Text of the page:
Climate change policy has been set for some time with the primary goal of reducing greenhouse gas emissions.
There are different settings of this basic policy but the main mechanism is to make human production of greenhouse gas expensive either through direct penalties [a tax on emissions, carbon tax] or by putting market mechanisms [cap and trade] in place.
At first glance this makes sense given the rhetoric of climate change — climate change is bad and we should try to stop it if we can.
The logic of emission reduction goes something like this:
we know that greenhouse gases trap the long wave energy from the sun as it bounces back of the earth’s surface
this energy trap is the greenhouse effect that is vital to maintaining a habitable temperature but is also a sensitive mechanism
given that life has evolved within a fairly narrow temperature range, too much greenhouse effect might warm the atmosphere and oceans beyond normal tolerance
before that happens the extra energy in the ocean and atmosphere system will play havoc with weather patterns, increase the frequency and intensity of severe weather and deliver other climate change effects that we would rather not see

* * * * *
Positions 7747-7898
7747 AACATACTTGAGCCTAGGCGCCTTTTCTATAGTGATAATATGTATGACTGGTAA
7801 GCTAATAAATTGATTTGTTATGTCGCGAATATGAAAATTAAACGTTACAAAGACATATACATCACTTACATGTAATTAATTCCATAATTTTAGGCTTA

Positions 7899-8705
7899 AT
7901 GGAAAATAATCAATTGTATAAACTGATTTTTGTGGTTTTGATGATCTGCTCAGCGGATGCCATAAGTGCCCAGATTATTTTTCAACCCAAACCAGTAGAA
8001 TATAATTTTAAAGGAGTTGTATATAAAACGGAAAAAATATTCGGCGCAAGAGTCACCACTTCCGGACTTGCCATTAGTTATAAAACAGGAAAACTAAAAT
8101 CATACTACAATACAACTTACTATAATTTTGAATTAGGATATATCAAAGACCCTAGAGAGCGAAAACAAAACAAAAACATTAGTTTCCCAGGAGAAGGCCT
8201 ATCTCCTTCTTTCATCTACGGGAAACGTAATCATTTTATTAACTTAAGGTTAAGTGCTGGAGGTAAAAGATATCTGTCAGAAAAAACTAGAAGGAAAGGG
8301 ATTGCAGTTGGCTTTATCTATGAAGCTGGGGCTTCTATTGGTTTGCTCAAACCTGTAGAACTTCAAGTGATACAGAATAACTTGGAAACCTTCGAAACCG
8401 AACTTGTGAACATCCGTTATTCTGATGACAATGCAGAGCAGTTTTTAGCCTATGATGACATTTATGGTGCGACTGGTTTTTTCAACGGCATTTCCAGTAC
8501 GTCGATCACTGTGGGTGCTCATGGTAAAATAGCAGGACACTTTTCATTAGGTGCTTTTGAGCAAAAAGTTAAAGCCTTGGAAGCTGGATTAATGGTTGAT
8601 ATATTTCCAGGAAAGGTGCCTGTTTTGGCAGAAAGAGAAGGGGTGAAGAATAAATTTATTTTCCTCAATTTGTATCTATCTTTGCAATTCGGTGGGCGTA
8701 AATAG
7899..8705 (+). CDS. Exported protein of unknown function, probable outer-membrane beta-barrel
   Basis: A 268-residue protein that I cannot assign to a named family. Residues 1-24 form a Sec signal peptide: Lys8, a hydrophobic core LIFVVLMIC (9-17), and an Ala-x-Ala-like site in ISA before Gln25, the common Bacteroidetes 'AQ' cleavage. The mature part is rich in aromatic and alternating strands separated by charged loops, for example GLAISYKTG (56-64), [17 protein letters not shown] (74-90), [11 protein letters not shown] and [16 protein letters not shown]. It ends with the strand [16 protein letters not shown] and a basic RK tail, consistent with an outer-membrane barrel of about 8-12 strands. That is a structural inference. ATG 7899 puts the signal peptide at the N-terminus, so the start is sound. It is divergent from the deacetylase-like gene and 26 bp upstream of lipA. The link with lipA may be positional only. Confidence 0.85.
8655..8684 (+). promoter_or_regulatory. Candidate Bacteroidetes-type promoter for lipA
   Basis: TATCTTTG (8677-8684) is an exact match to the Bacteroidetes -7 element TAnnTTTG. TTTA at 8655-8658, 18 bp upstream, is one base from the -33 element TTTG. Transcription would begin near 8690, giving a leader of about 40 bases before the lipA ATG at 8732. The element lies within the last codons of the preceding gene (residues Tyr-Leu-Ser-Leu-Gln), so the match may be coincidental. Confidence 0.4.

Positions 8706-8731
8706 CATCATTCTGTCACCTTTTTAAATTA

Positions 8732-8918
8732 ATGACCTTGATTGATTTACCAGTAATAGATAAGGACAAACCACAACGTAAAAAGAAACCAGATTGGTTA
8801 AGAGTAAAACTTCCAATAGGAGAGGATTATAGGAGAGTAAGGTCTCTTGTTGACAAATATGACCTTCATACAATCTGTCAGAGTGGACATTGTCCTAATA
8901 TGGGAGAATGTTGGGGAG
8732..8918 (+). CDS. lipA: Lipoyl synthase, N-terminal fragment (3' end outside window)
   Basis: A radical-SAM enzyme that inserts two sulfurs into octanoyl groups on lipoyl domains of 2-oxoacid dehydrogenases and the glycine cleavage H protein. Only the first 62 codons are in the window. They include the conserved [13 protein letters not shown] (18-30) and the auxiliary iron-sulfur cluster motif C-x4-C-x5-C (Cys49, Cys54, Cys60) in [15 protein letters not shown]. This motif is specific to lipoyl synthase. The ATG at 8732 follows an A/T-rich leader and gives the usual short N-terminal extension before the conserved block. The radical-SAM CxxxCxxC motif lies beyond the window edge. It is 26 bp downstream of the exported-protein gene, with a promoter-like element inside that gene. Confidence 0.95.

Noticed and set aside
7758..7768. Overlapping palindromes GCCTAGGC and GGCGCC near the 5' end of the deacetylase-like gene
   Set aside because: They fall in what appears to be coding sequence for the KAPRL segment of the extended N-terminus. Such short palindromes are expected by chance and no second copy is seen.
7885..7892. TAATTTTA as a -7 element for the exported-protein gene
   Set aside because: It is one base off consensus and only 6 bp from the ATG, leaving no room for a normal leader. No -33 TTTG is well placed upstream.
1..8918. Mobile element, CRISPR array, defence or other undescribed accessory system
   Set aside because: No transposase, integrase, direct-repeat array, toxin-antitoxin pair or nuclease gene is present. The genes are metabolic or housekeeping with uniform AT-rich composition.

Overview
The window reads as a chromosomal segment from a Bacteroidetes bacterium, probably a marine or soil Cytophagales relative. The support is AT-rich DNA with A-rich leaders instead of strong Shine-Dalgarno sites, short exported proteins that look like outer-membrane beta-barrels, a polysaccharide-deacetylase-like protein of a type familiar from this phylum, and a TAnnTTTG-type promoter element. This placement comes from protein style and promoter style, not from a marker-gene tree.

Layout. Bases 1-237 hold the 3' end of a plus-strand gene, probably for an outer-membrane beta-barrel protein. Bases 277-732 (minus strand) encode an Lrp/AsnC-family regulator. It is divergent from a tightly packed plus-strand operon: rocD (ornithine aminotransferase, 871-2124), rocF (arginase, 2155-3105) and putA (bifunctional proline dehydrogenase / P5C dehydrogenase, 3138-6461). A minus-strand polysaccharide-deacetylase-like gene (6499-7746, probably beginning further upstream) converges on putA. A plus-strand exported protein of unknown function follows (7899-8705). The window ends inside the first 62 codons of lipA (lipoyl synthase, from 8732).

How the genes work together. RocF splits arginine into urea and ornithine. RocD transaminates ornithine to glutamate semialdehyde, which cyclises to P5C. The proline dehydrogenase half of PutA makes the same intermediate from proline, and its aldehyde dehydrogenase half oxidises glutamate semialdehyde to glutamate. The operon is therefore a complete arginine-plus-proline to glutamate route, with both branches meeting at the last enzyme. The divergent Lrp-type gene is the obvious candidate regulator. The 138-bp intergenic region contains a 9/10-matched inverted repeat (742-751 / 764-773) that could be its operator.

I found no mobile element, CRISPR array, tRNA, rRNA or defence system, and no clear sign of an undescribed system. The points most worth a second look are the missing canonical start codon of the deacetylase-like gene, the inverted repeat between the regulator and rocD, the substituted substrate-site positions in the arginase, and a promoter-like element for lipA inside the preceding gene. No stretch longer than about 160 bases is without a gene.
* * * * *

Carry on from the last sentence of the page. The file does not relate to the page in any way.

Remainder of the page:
we know that human activity has doubled the concentration of greenhouse gases in the atmosphere
and we suspect from our ability to model the future that this doubling of greenhouse gas concentrations will result in significant global warming
So it makes logical sense to try and reduce greenhouse gas emissions so as not to make the problem worse.
A climate change policy to reduce emissions would seem to tackle the problem at its core. Less greenhouse gas would mean less greenhouse effect that would slow or even remove the threat of no global warming. Problem solved.
If only it were that simple.
It is quite something to make the leap from anthropogenic climate change to climate control.
If you think about it for a moment, we are being asked to believe that an emission reduction policy will actually control our climate, a vast and ungainly beast that has been changing on a cyclical and indeterminate basis for millions of years.
A climate that is driven by cosmic forces [from Milankovich cycles to changes in the stellar wind] as much as it is by the composition of the atmosphere.
No that is too much of a stretch. Emission reduction makes common sense because it is a precaution and, more importantly, because a dependency on fossil fuel energy is becoming very risky.